And nice to know John Irving also needs a lot of time alone. Makes me feel less weird.

Anonymous said...
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Anonymous said...
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Nathan Bransford said...

anon-

This just isn't the space for criticizing other agents.

Anonymous said...

Let me first say, I love indy bookstore, but I have a problem with the statement that the German law against discounting "allow[s]independent booksellers and publishers to compete on even footing with the larger corporations." Let's not romanticize things. It's just protectionism making the end consumer pay higher prices, which does NOT save jobs overall. If my interest group LOVES drive in movie theaters, is it fair that I impose a law hurting successful theaters so end-consumers will be forced to pay the higher prices to keep my inefficient business running? It's romantic but such mehtods will drag us all down the tubes. Eventually we run out of other peoples' money on our pet projects, and no one will be left to hire any of us. Remember the small business you support could one day succeed and become a multinational corporation--will you later hate them and punish them for their success?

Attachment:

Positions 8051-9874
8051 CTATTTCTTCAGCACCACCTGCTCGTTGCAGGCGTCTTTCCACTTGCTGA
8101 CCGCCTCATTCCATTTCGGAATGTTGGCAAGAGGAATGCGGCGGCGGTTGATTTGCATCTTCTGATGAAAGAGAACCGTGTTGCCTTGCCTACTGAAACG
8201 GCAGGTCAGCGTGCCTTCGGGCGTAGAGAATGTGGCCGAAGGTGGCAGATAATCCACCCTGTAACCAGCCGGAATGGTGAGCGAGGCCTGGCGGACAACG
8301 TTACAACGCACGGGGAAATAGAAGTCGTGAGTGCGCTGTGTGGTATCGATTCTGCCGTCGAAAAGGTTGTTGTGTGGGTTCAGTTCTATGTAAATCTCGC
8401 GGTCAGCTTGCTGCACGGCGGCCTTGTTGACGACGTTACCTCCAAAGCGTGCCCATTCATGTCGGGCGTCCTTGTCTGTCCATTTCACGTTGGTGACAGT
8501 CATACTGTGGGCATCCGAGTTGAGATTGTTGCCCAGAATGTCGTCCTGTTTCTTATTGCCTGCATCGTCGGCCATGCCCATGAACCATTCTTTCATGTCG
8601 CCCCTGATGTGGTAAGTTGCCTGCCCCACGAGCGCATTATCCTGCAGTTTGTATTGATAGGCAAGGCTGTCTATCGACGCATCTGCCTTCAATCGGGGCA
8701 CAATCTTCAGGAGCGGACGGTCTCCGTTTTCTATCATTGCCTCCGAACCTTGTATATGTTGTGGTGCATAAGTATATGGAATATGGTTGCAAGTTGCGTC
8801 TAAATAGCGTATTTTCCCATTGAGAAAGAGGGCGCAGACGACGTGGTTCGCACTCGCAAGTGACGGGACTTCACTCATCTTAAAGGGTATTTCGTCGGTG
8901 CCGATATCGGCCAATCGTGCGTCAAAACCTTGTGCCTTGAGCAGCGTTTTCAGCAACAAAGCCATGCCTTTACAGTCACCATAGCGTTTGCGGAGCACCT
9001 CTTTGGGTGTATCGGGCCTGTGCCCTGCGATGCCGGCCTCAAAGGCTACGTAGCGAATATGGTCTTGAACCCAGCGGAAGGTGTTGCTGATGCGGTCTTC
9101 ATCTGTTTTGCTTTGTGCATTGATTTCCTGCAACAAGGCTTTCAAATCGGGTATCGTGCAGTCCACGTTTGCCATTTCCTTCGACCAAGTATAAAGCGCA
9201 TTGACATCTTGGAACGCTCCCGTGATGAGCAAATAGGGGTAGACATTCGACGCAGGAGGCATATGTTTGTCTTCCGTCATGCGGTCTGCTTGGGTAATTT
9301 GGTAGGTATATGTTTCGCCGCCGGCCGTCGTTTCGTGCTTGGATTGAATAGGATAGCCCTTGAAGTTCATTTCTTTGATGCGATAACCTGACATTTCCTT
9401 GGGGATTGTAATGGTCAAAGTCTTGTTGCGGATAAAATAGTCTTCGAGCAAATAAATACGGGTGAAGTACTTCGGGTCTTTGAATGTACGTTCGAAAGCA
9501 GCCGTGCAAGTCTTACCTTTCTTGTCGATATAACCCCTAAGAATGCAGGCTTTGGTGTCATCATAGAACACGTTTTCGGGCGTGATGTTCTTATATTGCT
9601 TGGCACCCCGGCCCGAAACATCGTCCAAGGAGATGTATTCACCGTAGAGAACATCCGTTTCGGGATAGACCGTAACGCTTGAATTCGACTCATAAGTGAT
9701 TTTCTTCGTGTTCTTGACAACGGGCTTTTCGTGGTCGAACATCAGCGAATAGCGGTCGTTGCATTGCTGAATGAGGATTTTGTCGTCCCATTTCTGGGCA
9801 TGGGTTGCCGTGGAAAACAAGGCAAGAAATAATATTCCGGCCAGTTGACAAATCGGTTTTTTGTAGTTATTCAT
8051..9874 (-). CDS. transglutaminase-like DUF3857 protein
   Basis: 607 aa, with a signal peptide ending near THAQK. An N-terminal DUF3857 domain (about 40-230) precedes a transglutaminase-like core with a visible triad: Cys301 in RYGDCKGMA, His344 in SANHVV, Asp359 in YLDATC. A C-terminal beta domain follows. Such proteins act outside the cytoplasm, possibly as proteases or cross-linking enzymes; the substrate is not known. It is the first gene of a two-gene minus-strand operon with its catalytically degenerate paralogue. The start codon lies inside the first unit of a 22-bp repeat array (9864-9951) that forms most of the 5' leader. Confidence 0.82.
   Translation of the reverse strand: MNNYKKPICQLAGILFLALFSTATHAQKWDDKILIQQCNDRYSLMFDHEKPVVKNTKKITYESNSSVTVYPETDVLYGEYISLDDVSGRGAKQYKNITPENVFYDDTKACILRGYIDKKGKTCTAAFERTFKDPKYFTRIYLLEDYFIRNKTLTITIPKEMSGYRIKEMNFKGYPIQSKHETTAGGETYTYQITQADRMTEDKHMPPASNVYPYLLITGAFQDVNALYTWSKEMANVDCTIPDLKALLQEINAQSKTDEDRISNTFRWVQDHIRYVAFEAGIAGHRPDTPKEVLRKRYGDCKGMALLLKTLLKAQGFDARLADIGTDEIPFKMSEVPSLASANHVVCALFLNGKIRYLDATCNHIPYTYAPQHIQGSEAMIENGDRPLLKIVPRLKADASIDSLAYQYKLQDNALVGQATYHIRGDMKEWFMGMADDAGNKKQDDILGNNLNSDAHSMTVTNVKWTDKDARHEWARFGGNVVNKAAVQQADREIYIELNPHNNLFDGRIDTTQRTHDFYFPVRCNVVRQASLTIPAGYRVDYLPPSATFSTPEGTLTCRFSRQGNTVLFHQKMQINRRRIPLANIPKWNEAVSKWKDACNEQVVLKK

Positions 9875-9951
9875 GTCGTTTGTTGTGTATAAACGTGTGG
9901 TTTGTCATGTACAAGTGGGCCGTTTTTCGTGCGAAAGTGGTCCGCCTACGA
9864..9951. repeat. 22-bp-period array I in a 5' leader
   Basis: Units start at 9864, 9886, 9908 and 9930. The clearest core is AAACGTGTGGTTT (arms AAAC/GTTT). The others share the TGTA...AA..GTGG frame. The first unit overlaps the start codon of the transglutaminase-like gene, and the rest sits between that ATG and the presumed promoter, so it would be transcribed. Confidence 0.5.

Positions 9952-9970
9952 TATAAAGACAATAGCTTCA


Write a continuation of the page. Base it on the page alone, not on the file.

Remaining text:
DG said...

Nathan,

Really enjoyed the article on how different authors write.

The idea of a writer riding a train for six hours or having a writing shack 1,000 yards away from one's home... What if I'm not weird enough?

Thanks for the link.

Etiquette Bitch said...

Okay, John Grisham, I adore you. Let's hope more people shop at their local booksellers.

pippa said...

I think the example of Crush It as a "success of marketing via social networking" is sketchy, at best. Gary Vaynerchuk already had a HUGE social networking profile prior to writing the book, and had already appeared on several national talk shows. If anything, the book was a result of his existing social networking presence, as he already had 10s of thousands of followers. Most new authors aren't going to see that kind of success just by signing up for Twitter and Facebook.

Sissy said...

Wow, to be in NYC after the Yankees win would be a totally fun experience!

Also, my husband, who doesn't read books unless we are sitting on a beach, recently downloaded a book to his iPod touch. And is actually reading it. I think you are right about that app trend.

Oh, and I think you said it yourself...fat and happy is the new vampire!

Emily White said...

You can't shoot lightning out of your fingers? Why, I learned that ages ago!

I mean, uh... look at the pretty flower! Who said anything about being a sith lord? *looks away*

Anonymous said...

In the midst of all the doom and gloom we're hearing in old publishing, I heard from six friends of mine this week and they all received great quarterly roylaty checks for their e-books. And each quarter, the checks get better. Four of these friends have agents, two don't. And they are all new writers with new books and growing fan bases.